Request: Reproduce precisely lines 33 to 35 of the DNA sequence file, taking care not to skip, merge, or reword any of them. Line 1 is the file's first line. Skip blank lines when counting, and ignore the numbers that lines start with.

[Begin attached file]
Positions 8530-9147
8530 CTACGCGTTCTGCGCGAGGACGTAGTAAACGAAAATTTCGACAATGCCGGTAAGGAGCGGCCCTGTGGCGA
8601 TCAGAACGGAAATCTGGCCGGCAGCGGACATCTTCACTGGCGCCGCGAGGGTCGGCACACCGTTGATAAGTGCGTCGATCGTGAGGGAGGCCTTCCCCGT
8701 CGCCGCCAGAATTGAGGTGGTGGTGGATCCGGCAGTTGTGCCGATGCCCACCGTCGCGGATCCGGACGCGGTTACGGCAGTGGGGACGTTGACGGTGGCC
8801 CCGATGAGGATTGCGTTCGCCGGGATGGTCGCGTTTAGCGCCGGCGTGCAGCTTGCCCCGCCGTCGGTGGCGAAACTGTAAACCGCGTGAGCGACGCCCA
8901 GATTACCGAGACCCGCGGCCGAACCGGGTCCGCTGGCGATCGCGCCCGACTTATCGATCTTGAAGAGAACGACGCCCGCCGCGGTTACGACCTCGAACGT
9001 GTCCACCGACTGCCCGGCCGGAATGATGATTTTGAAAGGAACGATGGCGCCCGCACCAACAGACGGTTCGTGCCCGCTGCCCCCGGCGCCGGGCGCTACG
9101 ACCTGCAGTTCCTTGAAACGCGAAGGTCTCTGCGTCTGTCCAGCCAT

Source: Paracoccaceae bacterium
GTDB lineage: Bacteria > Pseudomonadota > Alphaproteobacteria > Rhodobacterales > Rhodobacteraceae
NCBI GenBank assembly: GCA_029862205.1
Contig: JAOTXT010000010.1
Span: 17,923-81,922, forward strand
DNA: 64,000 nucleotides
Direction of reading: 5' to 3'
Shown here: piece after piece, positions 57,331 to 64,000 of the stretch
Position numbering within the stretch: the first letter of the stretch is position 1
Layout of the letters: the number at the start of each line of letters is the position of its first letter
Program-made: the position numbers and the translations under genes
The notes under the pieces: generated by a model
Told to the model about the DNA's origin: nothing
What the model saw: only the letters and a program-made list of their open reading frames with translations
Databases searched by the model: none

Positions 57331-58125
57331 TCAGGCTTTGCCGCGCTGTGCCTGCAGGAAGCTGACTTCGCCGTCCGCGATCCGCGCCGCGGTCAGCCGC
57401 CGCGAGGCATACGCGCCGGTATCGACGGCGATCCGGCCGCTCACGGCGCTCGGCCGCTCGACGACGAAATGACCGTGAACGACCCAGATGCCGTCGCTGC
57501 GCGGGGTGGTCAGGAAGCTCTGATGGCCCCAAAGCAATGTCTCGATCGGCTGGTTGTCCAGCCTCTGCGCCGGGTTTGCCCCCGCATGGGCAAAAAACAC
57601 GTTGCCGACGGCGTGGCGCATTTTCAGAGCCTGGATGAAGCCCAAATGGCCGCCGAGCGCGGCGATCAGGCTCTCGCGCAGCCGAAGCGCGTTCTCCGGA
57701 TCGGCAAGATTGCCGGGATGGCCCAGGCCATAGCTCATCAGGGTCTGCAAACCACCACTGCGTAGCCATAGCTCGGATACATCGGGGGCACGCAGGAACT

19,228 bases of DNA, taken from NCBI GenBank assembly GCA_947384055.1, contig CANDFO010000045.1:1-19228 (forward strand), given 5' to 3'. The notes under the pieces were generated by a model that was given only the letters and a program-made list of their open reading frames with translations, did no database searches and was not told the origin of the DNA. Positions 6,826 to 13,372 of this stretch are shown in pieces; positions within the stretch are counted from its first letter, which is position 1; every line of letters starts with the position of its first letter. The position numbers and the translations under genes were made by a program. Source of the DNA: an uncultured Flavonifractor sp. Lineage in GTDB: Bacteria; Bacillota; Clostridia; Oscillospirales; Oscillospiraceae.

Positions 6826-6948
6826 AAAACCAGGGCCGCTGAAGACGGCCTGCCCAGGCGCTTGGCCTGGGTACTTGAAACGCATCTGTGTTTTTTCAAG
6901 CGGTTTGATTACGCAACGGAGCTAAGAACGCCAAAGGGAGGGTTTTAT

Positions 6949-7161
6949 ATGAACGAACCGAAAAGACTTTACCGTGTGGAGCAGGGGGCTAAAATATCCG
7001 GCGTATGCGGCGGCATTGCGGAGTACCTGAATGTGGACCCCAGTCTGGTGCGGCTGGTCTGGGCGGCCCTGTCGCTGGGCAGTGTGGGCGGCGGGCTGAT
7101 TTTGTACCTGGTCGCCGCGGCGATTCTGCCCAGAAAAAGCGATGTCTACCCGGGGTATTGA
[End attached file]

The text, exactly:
6901 CGGTTTGATTACGCAACGGAGCTAAGAACGCCAAAGGGAGGGTTTTAT

Positions 6949-7161
6949 ATGAACGAACCGAAAAGACTTTACCGTGTGGAGCAGGGGGCTAAAATATCCG